Atlantic Coast

Starting at the Statue of Liberty and winding up at free-wheeling Key West, these almost 2,000 miles of roadway run within earshot—if not sight—of the Atlantic Ocean.

Marathon and Pigeon Key

The second-longest of the many bridges that make up US-1, the elegant multi-arched Long Key Bridge supports a long, flat causeway where the road finally earns its other name, the Overseas Highway. Unobstructed views of the distant horizon are yours in all directions, with the narrow ribbon of highway seemingly suspended between the sky and the sea. Fortunately, turnouts at both ends of the causeway let you take in the vista without worrying about oncoming traffic.

The Long Key Bridge marks the northern end of Marathon, a sprawling community that’s the second largest in the keys, stretching between milemarkers 65 and 47 over a series of islands. One of the visitor highlights of Marathon is on Grassy Key, where the Dolphin Research Center (MM 59, 305/289-0002, daily, $25 adults), a rest home for dolphins who’ve been kept in captivity for too long, is marked by a 30-foot-tall statue of a leaping dolphin. You can swim with a dolphin for around $199.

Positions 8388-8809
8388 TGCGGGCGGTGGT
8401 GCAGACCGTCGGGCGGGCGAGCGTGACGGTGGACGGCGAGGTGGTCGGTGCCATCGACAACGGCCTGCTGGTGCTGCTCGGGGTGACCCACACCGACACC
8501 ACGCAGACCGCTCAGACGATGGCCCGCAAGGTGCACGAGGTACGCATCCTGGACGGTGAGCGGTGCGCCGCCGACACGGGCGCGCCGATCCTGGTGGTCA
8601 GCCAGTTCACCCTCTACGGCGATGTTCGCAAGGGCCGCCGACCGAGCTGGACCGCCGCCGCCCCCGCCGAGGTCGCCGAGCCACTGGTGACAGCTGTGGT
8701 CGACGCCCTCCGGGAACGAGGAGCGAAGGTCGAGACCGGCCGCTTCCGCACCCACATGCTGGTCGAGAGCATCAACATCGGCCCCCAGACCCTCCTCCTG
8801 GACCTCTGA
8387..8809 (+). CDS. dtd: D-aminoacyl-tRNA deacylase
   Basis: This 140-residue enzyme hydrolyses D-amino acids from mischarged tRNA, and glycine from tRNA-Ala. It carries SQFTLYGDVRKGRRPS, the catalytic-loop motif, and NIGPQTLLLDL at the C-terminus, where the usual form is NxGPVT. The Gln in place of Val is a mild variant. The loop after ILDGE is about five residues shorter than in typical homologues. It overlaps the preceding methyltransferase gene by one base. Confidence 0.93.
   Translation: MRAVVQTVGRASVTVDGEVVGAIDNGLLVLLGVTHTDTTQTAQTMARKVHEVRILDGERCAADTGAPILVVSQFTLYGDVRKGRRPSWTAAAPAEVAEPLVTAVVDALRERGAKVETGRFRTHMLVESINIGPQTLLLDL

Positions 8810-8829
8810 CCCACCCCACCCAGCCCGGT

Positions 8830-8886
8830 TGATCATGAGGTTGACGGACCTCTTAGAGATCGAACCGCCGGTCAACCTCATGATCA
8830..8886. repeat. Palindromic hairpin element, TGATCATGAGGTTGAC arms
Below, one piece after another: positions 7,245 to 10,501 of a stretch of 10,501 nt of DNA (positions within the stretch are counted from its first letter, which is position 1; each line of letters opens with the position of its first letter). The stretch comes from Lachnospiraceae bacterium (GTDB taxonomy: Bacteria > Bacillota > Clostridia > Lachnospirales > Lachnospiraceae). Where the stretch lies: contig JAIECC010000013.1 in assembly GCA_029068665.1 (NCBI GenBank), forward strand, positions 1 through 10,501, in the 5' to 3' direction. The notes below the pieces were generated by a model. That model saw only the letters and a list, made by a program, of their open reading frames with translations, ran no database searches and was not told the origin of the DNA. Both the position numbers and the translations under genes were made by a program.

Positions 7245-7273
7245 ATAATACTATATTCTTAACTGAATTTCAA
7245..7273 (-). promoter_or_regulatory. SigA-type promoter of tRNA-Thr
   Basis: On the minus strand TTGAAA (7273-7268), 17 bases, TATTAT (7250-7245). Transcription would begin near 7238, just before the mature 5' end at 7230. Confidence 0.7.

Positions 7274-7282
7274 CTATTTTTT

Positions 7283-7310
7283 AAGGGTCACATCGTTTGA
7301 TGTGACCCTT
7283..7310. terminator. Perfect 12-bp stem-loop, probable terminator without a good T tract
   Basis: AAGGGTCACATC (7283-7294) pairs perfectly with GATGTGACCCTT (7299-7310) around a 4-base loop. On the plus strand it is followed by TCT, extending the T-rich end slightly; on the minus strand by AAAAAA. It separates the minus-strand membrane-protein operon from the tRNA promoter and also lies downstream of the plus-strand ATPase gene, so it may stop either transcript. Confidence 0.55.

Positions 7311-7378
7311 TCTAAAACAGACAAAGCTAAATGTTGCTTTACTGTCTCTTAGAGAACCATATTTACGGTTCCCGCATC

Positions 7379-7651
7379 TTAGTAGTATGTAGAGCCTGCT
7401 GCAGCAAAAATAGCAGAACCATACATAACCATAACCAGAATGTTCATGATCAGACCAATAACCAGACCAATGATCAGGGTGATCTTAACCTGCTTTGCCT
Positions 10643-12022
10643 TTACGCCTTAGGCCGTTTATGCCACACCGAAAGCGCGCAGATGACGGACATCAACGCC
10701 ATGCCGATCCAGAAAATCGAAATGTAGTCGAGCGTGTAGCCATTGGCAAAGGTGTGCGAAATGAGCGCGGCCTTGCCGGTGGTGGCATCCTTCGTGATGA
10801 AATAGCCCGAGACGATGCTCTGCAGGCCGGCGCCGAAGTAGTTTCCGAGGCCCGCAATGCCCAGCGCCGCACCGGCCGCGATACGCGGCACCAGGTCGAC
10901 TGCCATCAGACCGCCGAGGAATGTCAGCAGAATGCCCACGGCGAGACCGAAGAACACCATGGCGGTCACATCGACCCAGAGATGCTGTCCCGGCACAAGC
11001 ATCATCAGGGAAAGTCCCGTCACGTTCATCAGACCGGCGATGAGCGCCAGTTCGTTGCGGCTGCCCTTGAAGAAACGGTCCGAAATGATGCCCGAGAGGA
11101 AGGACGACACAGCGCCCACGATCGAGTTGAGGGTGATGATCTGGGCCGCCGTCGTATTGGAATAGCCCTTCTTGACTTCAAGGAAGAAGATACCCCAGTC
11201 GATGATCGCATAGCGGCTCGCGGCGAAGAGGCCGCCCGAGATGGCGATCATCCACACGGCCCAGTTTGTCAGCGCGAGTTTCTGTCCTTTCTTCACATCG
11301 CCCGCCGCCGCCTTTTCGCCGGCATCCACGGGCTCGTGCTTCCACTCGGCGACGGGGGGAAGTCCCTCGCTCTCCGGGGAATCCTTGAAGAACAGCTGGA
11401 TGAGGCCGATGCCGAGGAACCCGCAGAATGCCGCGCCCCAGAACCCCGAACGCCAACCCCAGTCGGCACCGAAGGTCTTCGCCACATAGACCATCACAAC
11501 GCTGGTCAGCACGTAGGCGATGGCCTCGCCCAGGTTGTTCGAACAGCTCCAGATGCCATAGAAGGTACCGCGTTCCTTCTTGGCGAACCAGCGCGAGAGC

Accessible by tram from a visitors center in Marathon, Pigeon Key (MM 47, 305/743-5999, daily, $12 adults) is one of the least famous but perhaps most fascinating spots along the Overseas Highway. A national historic district, preserving substantial remnants of the clapboard construction camp that housed some 400 workers employed on the original Seven Mile Bridge from 1912 to 1935, Pigeon Key offers a glimpse of blue-collar keys history the likes of which you’ll find nowhere else.

Marathon
Pigeon Key
Dolphin Research Center (MM 59)